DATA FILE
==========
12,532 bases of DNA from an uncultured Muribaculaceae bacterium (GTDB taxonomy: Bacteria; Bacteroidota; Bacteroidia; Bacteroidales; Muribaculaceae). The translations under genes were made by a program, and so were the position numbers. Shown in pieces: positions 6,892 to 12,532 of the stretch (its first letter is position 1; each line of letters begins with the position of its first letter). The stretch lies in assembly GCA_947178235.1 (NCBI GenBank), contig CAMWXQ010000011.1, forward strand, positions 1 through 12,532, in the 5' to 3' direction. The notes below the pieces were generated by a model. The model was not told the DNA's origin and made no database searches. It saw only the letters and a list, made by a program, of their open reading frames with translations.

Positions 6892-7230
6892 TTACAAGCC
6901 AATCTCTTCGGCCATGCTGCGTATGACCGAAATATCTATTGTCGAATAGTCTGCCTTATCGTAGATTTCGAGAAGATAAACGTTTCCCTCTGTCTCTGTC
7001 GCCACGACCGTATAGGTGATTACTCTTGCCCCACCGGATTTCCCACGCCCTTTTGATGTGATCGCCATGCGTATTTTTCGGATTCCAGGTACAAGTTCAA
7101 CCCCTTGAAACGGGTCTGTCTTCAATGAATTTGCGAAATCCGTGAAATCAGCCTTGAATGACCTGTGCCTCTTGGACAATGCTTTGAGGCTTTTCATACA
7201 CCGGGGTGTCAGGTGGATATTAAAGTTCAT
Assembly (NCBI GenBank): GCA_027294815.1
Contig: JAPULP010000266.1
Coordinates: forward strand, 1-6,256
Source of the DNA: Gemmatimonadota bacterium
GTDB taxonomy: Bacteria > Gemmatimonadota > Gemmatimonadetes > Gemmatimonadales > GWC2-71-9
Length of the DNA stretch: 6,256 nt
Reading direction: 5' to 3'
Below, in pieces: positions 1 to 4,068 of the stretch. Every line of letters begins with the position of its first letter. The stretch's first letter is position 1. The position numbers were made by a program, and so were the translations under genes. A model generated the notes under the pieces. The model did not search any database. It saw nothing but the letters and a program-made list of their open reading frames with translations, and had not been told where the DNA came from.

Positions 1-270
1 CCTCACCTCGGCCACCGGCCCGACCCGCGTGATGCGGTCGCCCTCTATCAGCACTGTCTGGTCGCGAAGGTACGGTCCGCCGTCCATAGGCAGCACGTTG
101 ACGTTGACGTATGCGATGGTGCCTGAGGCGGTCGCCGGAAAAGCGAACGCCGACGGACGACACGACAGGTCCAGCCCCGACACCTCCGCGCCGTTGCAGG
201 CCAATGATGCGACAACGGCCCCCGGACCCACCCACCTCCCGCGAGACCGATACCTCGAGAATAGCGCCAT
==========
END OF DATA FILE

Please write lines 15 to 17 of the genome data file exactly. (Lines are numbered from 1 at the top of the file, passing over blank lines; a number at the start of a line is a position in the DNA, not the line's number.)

Below, in pieces: positions 1 to 4,068 of the stretch. Every line of letters begins with the position of its first letter. The stretch's first letter is position 1. The position numbers were made by a program, and so were the translations under genes. A model generated the notes under the pieces. The model did not search any database. It saw nothing but the letters and a program-made list of their open reading frames with translations, and had not been told where the DNA came from.

Positions 1-270
1 CCTCACCTCGGCCACCGGCCCGACCCGCGTGATGCGGTCGCCCTCTATCAGCACTGTCTGGTCGCGAAGGTACGGTCCGCCGTCCATAGGCAGCACGTTG